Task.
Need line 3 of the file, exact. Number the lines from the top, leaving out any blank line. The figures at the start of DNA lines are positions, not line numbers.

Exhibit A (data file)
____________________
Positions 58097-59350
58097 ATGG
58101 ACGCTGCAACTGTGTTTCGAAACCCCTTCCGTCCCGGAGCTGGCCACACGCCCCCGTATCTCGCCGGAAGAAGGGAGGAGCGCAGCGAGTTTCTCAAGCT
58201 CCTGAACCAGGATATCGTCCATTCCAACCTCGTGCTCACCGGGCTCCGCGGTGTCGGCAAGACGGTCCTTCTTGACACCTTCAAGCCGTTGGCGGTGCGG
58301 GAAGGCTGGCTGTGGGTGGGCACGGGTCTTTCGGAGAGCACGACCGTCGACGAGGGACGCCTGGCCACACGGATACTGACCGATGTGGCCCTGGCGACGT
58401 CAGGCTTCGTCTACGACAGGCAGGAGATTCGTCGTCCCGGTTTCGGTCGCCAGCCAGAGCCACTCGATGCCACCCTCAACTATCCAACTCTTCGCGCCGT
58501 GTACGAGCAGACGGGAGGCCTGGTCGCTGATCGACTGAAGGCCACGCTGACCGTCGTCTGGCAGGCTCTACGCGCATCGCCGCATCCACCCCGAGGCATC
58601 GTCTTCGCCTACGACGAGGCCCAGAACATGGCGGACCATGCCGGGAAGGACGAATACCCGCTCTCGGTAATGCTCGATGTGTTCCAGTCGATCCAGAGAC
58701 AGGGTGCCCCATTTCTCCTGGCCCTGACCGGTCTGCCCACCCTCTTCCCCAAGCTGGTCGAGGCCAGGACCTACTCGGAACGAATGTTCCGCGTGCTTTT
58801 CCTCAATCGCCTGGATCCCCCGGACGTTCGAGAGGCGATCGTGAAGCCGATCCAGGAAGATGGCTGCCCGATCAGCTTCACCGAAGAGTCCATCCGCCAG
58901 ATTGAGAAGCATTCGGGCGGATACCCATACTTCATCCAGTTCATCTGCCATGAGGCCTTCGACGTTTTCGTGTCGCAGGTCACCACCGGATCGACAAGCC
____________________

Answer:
58101 ACGCTGCAACTGTGTTTCGAAACCCCTTCCGTCCCGGAGCTGGCCACACGCCCCCGTATCTCGCCGGAAGAAGGGAGGAGCGCAGCGAGTTTCTCAAGCT